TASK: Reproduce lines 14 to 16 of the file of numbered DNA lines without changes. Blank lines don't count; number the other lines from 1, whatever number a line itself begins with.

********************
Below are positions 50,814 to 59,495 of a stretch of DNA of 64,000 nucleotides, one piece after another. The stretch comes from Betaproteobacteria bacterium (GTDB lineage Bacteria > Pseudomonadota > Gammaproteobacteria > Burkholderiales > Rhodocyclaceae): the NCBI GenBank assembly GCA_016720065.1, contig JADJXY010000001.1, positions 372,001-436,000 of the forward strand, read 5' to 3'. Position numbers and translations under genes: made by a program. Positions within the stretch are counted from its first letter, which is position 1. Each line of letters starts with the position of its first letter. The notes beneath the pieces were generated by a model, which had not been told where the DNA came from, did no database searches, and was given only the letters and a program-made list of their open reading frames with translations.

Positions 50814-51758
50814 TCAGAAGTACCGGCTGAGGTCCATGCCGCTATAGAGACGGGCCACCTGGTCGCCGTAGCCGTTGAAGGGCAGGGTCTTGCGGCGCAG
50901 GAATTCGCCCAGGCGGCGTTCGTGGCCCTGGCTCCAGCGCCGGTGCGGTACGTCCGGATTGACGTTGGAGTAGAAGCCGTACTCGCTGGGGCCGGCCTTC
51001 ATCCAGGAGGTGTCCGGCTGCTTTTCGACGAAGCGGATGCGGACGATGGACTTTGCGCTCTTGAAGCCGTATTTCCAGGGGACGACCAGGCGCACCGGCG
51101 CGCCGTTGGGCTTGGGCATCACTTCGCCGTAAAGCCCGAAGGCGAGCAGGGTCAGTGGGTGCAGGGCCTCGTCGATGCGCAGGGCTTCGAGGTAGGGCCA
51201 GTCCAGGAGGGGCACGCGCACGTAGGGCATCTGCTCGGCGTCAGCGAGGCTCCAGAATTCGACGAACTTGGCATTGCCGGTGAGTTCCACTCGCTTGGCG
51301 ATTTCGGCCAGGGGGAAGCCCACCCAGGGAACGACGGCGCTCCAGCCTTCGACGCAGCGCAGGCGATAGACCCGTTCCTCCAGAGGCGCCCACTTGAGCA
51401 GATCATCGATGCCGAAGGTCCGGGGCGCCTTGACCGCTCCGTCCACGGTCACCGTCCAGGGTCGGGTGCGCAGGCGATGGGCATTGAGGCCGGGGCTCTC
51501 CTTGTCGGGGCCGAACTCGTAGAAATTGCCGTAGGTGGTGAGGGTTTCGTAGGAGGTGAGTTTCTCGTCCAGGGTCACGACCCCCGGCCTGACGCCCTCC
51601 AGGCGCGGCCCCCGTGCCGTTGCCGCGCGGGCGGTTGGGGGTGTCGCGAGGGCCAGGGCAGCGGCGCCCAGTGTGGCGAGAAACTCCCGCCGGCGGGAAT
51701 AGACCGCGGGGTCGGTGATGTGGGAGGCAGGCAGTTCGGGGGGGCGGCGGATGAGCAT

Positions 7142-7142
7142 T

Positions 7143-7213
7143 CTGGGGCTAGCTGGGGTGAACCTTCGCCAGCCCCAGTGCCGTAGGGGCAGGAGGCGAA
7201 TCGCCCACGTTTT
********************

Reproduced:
7142 T

Positions 7143-7213
7143 CTGGGGCTAGCTGGGGTGAACCTTCGCCAGCCCCAGTGCCGTAGGGGCAGGAGGCGAA